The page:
The reality for transitioning fleets
The pressure is on for fleet operators to move away from diesel and petrol vehicles. But careful consideration needs to be given before a full-scale switch to electric vehicles can occur. Charlie Gilbert, shares some lessons learned on fleet electrification
What stages do you see organisations at with their EV fleet transition journey?
There is a real mix out there, with various stages of adoption. There are those who are still in their infancy and considering pilots to those who are now well advanced, and highly sophisticated in their thinking and approach.
Centrica have made great progress on their objective to fully electrify their fleet by 2025. The development of some leaders bringing out their own advisory services to help others follow in their footsteps (such as Mitie with their Plan Zero service) is symptomatic of the desire and appetite to learn and get it right first time.
It’s crucial that we take the learnings from the early adopters who have made the switch and disseminate what went well, and where the key challenges are.
Transitioning at scale needs detailed thinking, with multiple stakeholders being involved in the process (fleet, operations, finance, strategy, estates, sustainability, exec). Different objectives also need to be managed, such as productivity, TCO, strategy, brand and service.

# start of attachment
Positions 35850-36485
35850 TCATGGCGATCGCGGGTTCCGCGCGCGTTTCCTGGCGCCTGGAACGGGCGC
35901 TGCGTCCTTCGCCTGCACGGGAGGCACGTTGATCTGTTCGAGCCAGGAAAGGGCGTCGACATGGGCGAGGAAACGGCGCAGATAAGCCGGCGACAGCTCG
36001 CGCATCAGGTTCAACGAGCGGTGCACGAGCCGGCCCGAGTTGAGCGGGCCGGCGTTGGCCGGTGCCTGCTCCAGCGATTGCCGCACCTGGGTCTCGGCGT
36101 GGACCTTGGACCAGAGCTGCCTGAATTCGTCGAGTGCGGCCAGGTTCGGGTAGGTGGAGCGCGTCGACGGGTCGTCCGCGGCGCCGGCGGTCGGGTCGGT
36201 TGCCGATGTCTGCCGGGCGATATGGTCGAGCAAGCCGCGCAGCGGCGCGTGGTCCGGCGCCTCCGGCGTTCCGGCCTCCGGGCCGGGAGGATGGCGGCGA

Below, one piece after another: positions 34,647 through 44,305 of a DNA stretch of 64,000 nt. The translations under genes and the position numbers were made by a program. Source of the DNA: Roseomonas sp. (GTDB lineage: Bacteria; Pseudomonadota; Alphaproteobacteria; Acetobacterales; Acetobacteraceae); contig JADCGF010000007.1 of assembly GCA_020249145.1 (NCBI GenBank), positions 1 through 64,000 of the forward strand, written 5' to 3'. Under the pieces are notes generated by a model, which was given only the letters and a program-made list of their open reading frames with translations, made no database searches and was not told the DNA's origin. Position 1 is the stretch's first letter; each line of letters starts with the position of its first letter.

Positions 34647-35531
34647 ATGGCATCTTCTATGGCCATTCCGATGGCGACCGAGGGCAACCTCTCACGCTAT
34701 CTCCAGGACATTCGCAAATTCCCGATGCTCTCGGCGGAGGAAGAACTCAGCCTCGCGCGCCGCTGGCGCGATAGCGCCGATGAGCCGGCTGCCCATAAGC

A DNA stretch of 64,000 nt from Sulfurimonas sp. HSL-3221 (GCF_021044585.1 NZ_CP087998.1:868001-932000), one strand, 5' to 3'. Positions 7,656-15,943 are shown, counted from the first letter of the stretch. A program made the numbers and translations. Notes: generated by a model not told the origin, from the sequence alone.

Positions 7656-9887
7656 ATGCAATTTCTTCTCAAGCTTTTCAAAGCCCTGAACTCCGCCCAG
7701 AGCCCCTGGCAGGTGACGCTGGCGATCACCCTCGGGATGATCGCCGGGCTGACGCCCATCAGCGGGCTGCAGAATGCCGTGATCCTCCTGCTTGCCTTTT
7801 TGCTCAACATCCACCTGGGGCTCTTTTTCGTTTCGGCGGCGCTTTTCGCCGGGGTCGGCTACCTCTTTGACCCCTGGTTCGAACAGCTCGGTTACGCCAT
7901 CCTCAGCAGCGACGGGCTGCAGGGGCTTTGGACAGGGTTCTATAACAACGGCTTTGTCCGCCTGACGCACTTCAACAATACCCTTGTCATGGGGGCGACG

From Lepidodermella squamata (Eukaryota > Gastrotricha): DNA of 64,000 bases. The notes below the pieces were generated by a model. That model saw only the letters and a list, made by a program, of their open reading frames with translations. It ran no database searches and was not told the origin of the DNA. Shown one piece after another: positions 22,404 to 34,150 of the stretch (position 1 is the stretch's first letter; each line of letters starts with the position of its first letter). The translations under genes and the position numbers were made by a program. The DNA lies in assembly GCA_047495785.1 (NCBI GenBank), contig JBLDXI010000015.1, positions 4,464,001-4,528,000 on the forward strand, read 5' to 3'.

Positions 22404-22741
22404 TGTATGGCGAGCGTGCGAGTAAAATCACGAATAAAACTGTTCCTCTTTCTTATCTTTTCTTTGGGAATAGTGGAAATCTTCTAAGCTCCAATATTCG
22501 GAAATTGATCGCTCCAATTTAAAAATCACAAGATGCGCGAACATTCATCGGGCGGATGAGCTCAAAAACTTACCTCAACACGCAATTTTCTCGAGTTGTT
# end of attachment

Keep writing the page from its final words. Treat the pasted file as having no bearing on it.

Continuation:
With many organisations under pressure to state that they will have a fully electric fleet by a set date, there will also be a need to track progress as each stage of your transition is undertaken, especially after the initial easier areas of the operation to electrify are complete.
Whilst size and scale of your fleet are clearly key factors, its more about the diversity of your fleet where the real complexity is introduced. There is a lot of data to collate from multiple systems to understand current operating footprint and scenarios to play out to ensure the transition will proceed smoothly. All this needs to be timed with vehicle and estates leasing cycles.